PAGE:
Publication details

Failed Expectations: Does the Establishment of Judicial Councils Enhance Confidence in Courts?

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Year of publication 2018
Type Appeared in Conference without Proceedings
MU Faculty or unit

Faculty of Law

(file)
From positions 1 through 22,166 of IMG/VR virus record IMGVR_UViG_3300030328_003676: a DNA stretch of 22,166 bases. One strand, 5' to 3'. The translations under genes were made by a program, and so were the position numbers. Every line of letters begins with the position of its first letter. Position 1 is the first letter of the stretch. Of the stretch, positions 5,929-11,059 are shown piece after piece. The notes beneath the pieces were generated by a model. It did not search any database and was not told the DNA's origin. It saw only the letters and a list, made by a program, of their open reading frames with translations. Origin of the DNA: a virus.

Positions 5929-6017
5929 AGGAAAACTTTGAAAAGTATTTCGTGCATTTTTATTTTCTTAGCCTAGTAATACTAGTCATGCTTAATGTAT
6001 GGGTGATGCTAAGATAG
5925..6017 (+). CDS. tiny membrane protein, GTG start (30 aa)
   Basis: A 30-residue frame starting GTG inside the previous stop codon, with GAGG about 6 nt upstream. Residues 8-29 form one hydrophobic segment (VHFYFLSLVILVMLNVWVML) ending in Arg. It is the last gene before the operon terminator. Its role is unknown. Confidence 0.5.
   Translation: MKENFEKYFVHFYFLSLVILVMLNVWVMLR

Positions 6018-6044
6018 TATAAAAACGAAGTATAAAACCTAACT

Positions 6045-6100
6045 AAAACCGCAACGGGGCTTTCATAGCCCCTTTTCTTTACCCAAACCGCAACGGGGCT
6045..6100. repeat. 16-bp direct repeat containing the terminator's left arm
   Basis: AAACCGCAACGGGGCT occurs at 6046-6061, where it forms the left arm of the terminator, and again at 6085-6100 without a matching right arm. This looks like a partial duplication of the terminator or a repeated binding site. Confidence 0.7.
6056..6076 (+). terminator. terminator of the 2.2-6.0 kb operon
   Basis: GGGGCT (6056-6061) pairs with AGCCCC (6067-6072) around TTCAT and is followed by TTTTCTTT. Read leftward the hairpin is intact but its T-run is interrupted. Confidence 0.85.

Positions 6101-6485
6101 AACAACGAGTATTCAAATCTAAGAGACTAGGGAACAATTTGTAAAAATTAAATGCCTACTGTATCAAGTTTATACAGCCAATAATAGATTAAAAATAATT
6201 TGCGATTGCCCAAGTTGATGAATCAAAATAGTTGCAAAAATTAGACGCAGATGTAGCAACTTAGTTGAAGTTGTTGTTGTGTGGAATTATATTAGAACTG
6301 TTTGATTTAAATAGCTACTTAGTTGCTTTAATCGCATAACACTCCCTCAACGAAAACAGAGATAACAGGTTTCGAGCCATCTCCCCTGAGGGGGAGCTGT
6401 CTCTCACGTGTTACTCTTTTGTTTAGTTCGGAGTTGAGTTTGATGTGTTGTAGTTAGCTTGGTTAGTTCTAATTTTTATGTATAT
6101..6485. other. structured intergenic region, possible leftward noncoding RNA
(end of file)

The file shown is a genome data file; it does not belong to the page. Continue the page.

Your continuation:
Description Judicial councils are often presented as a panacea for many disorders of judicial systems, including low public confidence in the judiciary. Nevertheless, the assessment of their impact has so far been neglected. The article offers a unique view on the relationship between judicial councils and the level of public confidence in courts. It draws a novel concept map of factors influencing public confidence in the judiciary, stressing its complex and multifaceted character. Situating the judicial councils on the map, it explores how they can help to potentially increase the level of public confidence in the judiciary, and assesses to what extent this has been true in the countries that have adopted them. The results reveal a considerable gap between the promises, expectations, and practice, and raises doubts about the ability of judicial councils to enhance confidence in courts. Judicial councils rarely manage to substantially improve institutional performance: they can enhance the quality of judicial systems which have already functioned quite well, but they do not tend to bring about change in the judicial systems that have been previously significantly flawed. The analysis of the longitudinal Eurobarometer data showed that, on average, the EU countries without judicial councils are better off in terms of public confidence. Although the existence of judicial councils does not make a difference regarding public confidence in the judiciary in the new EU member states, in the old EU member states, judicial systems with judicial councils enjoy lower levels of public confidence than the ones without them.
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